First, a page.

WordPress will then load the ‘Current User’ object. This object determines what the logged-in user can do and what they have access to.

20. Execution of ‘init’ Action

At this point, WordPress has all the information it needs. It then executes the ‘init’ action which allows developers to add code that executes during this point in time.

21. Execution of ‘widget_init’ Action

WordPress then executes the ‘widget_init’ action which is used to register widgets and run code that the widget requires

22. Calling of ‘wp()’ function.

WordPress will then call the ‘wp()’ function which setups $wp, $wp_query, $wp_the_query (these are called “WordPress Query Globals”) . $wp->main is called after.

23. Parsing of User Request

WordPress, at this point, will parse the user request. To do this, it will first check the rewrite rules to match the request. Execution of query variable fillers, request action hook, and sends header request.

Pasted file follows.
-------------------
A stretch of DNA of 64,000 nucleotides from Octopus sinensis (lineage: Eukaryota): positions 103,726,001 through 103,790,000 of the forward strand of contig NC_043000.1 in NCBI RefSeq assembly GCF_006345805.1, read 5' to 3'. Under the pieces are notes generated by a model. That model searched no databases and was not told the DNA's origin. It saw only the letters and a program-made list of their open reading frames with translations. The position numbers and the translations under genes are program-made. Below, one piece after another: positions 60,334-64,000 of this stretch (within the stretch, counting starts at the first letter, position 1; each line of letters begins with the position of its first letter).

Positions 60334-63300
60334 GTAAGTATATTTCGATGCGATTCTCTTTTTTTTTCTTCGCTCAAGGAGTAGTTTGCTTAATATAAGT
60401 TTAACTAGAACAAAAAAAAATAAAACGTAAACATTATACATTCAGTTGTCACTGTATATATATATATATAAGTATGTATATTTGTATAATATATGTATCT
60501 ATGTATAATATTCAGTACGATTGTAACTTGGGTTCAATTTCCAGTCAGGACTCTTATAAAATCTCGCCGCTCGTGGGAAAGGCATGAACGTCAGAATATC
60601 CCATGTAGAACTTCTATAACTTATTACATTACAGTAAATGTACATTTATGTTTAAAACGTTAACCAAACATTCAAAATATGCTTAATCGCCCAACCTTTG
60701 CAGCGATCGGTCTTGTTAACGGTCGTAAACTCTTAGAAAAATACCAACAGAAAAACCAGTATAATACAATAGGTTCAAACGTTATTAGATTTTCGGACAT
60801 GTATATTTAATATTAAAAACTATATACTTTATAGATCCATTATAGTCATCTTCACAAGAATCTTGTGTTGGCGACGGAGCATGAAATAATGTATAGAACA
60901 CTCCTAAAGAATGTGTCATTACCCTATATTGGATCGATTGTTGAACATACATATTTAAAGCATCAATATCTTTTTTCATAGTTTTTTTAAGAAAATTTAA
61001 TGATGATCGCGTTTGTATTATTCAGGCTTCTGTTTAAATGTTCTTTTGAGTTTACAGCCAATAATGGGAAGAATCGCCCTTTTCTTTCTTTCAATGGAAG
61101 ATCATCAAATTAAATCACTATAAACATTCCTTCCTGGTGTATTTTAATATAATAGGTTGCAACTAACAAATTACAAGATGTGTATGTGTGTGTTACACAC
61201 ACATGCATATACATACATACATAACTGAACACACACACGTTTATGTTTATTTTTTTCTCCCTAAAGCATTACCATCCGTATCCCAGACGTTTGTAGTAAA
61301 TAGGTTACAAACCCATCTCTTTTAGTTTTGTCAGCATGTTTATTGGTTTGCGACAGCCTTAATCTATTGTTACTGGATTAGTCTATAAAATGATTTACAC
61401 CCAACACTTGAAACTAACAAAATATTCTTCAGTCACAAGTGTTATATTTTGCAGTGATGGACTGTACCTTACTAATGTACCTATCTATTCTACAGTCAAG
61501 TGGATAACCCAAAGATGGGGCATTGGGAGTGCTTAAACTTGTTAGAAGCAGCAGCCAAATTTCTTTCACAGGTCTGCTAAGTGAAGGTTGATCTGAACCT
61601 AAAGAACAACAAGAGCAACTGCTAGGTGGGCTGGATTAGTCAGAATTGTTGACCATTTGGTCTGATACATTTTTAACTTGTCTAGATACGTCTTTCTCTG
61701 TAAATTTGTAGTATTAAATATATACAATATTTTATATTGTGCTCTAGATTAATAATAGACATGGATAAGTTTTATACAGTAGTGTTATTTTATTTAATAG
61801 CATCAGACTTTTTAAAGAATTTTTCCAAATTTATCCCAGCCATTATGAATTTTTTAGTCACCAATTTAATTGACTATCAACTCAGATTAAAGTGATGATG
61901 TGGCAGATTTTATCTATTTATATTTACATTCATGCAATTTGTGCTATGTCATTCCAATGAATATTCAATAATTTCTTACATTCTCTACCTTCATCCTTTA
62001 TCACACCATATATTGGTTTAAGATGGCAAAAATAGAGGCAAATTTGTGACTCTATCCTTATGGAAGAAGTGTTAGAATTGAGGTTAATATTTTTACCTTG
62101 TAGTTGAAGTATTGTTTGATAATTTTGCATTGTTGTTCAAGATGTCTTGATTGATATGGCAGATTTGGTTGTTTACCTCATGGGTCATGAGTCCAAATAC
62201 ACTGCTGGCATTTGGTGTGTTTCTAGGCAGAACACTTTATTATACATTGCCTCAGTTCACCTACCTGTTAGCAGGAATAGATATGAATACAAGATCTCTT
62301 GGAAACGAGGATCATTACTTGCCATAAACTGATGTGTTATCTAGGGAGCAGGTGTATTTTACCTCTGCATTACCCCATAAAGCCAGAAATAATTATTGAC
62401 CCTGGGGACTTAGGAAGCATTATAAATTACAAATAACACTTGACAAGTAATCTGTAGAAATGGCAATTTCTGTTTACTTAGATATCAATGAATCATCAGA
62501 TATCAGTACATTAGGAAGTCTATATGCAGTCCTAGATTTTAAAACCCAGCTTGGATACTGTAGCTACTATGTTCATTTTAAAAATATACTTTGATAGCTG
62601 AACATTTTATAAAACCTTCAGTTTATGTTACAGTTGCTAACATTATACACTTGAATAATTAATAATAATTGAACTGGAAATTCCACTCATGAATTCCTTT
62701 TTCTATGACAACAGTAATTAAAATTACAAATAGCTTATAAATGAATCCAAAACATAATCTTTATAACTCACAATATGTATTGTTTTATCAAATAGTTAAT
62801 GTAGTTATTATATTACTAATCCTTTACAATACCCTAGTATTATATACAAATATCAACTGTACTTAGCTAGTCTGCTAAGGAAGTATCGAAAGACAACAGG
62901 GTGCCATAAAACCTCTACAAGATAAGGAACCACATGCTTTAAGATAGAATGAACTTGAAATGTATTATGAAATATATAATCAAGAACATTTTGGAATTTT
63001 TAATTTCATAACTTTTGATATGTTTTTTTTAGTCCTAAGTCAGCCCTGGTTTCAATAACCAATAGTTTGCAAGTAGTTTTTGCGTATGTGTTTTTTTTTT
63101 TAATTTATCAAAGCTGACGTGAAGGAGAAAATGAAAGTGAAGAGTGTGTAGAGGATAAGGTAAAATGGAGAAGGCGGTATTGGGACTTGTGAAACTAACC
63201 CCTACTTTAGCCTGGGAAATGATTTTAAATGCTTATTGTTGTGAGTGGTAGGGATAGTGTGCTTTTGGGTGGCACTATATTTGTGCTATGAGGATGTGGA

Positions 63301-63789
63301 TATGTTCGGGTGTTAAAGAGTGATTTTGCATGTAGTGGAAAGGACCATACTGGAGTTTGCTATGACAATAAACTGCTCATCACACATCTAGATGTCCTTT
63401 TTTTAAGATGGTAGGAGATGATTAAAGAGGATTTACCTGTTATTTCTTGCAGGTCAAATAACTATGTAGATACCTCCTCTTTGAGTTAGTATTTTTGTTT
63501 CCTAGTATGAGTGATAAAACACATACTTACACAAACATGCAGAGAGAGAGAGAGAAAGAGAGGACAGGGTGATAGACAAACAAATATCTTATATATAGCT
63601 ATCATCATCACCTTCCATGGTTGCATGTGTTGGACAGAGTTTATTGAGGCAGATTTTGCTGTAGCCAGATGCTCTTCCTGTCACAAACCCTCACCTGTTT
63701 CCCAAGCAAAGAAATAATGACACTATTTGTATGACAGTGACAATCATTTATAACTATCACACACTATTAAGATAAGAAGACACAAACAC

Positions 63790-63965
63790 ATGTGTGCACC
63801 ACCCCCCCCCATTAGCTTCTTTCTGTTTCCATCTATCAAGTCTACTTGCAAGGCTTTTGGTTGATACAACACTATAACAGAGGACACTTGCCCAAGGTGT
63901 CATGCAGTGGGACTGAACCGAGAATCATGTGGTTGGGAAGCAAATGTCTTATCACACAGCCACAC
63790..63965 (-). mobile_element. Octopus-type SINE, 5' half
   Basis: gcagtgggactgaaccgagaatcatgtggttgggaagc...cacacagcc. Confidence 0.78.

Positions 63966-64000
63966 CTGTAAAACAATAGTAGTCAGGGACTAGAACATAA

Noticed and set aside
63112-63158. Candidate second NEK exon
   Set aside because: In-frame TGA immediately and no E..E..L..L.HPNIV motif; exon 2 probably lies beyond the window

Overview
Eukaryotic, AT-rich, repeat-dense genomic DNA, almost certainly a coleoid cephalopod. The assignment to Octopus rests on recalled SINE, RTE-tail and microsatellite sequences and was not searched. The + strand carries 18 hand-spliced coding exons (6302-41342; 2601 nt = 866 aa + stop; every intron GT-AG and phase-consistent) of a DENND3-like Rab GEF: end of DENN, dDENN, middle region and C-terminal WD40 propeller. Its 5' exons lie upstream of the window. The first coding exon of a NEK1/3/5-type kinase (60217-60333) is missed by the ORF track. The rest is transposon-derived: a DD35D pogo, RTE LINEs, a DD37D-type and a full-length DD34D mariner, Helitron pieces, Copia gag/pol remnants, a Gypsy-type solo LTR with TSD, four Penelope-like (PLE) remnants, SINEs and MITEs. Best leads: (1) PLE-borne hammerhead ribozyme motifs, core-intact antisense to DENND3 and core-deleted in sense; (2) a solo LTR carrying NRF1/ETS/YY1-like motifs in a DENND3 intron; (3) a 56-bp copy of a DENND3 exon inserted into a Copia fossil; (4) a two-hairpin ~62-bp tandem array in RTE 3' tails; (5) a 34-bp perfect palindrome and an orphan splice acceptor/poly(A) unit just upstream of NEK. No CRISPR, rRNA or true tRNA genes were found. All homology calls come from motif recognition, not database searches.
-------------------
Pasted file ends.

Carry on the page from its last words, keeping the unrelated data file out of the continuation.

24. Run Queries

WordPress will load the query variables if the query is matched. Then it will run WP_Query->get_posts(). After that, it will execute ‘do_action_ref_array’ action with ‘pre_fet_posts’ as an argument and WP_Query as the second argument. WordPress will now run ‘apply_filter()’. WordPress will then fetch posts from the database. Subsequently the ‘posts_results’ and ‘the_posts’ filters.

If the query doesn’t match, WordPress will set the ‘is_404’ variable to ‘TRUE’

25. Execution of ‘template_redirect’ Action

WordPress will then run the ‘template_redirect’ Action. This executes prior to WordPress choosing which template to choose.

26. Loading of RSS Feed

WordPress will run the RSS feed if the content requested is that format

27. Loading Template

WordPress will look for the template file and load it.

28. Execution of ‘shutdown’ Action

WordPress lastly runs the ‘shutdown’ action to stop PHP code that is being executed. At this point in time WordPress would have generated the web page


Well that is all.

That’s all we need to know about how WordPress works internally. It might not be very detailed but should be sufficient as an overview of WordPress’s internals.

We hope that you learned from it!